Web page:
# Always confused by this problem *

• 25-Jul-2009, 17:18
hello12345
Always confused by this problem *
Boost in the economy bring job opportunity

Boost of the economy bring job opportunity

I am always confused by this kind of problem, sometime may be like Boost for the economy

which one is right, and is there any good way to help me solve this kind of problem.

Thanks so much
• 25-Jul-2009, 17:47
Raymott
Re: Always confused by this problem *
Quote:

Originally Posted by hello12345
Boost in the economy bring job opportunity

Boost of the economy bring job opportunity

I am always confused by this kind of problem, sometime may be like Boost for the economy

which one is right, and is there any good way to help me solve this kind of problem.

Thanks so much

'A boost in the economy' is the correct form.
All English learners are confused by prepositions - every last one of them. (Also English-speaking learners of Italian, Spanish, German etc. are confused by their prepositions, if that is any comfort to you).
• 27-Jul-2009, 12:39
true will
Re: Always confused by this problem *
Quote:

Originally Posted by hello12345
Boost in the economy bring job opportunity

Boost of the economy bring job opportunity

I am always confused by this kind of problem, sometime may be like Boost for the economy

which one is right, and is there any good way to help me solve this kind of problem.

Thanks so much

Hi hello 12345
you can say economic boost bring job opportunity. This form is right .
note: this sentence without any prepositions so you be not confused .

Hope to get benefit :-D
• 27-Jul-2009, 13:06
Raymott
Re: Always confused by this problem *
Quote:

Originally Posted by true will
Hi hello 12345
you can say economic boost bring job opportunity. This form is right .
note: this sentence without any prepositions so you be not confused .

Hope to get benefit :-D

No, that form is not right.
• 27-Jul-2009, 15:15
hello12345
Re: Always confused by this problem *
Could you tell me why use "in" instead of "of", and how to judge which preposition should be the right one when the same problem come to me, or is there special book for preposition.

Thanks
• 27-Jul-2009, 15:27
Raymott
Re: Always confused by this problem *
Quote:

Originally Posted by hello12345
Could you tell me why use "in" instead of "of", and how to judge which preposition should be the right one when the same problem come to me, or is there special book for preposition.

Thanks

No, I can't, sorry. The only reason it's 'in' not 'of' is that we say it that way. If there was a simple way to choose what preposition to use, then learning the right preposition would not be so hard for everyone - and it is.
You could learn the easier prepositions:
Prepositions - Glossary Definition - UsingEnglish.com
But some you will just have to guess at until you learn them from experience.
• 27-Jul-2009, 17:51
true will
Re: Always confused by this problem *
Quote:

Originally Posted by Raymott
No, that form is not right.

Thanks for your comment . you said this sentense is wrong and you didn't declare the reason. could you declare the corrected form?

The structuer of this sentence is right without preposition . '' economic boost brings job opportunity. ''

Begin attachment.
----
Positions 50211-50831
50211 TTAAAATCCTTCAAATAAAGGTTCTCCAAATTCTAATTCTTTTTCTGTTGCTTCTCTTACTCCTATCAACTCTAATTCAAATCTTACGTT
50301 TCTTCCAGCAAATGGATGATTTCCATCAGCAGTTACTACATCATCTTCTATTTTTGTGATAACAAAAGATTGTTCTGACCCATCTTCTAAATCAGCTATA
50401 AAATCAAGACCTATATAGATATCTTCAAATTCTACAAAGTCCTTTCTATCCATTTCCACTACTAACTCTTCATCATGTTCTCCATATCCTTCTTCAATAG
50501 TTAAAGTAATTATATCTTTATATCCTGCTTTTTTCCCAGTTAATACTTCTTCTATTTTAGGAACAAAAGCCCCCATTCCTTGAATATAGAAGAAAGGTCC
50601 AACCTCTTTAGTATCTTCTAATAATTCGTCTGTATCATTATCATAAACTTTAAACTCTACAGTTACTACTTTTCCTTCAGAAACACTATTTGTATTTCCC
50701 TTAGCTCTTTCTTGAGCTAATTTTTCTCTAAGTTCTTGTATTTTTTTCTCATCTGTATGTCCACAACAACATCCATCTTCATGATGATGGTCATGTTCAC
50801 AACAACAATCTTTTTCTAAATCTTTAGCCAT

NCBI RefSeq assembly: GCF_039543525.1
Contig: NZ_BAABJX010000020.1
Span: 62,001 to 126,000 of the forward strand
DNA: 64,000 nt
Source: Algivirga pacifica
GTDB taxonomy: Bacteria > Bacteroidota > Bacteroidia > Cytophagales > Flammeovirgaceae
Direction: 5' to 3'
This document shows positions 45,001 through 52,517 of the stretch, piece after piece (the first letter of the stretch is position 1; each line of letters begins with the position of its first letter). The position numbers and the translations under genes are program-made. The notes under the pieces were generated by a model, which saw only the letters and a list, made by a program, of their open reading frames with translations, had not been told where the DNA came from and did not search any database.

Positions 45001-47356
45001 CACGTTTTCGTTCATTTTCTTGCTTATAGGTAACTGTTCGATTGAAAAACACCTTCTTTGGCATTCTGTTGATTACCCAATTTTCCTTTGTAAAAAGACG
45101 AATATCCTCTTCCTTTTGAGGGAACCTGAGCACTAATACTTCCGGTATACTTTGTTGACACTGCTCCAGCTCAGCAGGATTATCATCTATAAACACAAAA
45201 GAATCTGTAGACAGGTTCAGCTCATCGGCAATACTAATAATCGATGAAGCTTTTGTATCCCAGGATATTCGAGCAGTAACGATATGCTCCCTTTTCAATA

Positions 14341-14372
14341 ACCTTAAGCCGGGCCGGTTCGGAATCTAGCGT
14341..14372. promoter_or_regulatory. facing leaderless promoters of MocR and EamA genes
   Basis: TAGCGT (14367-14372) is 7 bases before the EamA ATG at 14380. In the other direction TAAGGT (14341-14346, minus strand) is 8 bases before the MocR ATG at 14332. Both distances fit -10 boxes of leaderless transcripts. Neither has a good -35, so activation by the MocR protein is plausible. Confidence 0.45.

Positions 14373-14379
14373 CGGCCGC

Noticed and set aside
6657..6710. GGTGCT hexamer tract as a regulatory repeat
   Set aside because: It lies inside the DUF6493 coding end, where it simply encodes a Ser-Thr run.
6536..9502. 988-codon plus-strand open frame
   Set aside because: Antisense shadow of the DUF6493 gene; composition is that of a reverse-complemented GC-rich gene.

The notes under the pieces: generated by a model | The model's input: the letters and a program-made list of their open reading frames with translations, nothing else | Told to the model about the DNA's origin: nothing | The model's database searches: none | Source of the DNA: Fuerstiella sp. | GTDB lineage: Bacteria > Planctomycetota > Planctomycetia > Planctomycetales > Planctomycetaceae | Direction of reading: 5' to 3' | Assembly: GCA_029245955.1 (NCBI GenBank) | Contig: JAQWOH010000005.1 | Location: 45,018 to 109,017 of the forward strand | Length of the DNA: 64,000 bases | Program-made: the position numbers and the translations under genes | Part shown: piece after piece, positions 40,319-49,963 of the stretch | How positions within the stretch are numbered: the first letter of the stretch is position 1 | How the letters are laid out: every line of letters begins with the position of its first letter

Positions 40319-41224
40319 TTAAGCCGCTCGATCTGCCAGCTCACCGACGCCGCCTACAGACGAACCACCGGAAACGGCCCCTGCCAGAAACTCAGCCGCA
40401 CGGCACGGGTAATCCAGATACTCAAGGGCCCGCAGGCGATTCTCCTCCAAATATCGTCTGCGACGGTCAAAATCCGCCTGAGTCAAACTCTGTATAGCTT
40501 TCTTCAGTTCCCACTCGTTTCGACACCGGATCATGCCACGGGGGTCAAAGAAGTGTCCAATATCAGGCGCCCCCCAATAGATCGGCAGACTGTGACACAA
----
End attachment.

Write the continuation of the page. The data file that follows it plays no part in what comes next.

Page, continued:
Hope to know the right thing .
• 27-Jul-2009, 18:40
Raymott
Re: Always confused by this problem *
Quote:

Originally Posted by true will
Thanks for your comment . you said this sentense is wrong and you didn't declare the reason. could you declare the corrected form?

Certainly.
There are several correct forms, but "economic boost bring job opportunity" is not one of them.
I did not correct the whole of the OP's sentence, since he was primarily interested in the preposition.

The form of the above sentence is incorrect because:
- it lacks correct morphology: "brings" would be necessary to make the verb correct.
- "economic boost" requires an article: "An economic boost", for example, or perhaps "Economic boosts"
- "job opportunity" would have to be "job opportunities" or "an opportunity for jobs" or "opportunities for jobs". "Job opportunity" as an abstract concept is possible, but is unlikely to be used in this sentence.

Some correct minimalist forms of this sentence would be:
Economic boosts bring job opportunities.
An economic boost brings job opportunities.

But a good English rendition (without using a preposition) would be better written as:
An economic boost would bring increased job opportunities.
Economic boosts generally bring an increase in job opportunities.

• 10-Aug-2009, 10:08
chellamuthu
Re: Always confused by this problem *
Quote:

Originally Posted by Raymott
Certainly.
There are several correct forms, but "economic boost bring job opportunity" is not one of them.
I did not correct the whole of the OP's sentence, since he was primarily interested in the preposition.

The form of the above sentence is incorrect because:
- it lacks correct morphology: "brings" would be necessary to make the verb correct.
- "economic boost" requires an article: "An economic boost", for example, or perhaps "Economic boosts"
- "job opportunity" would have to be "job opportunities" or "an opportunity for jobs" or "opportunities for jobs". "Job opportunity" as an abstract concept is possible, but is unlikely to be used in this sentence.

Some correct minimalist forms of this sentence would be:
Economic boosts bring job opportunities.
An economic boost brings job opportunities.

But a good English rendition (without using a preposition) would be better written as:
An economic boost would bring increased job opportunities.
Economic boosts generally bring an increase in job opportunities.

Hi Raymott!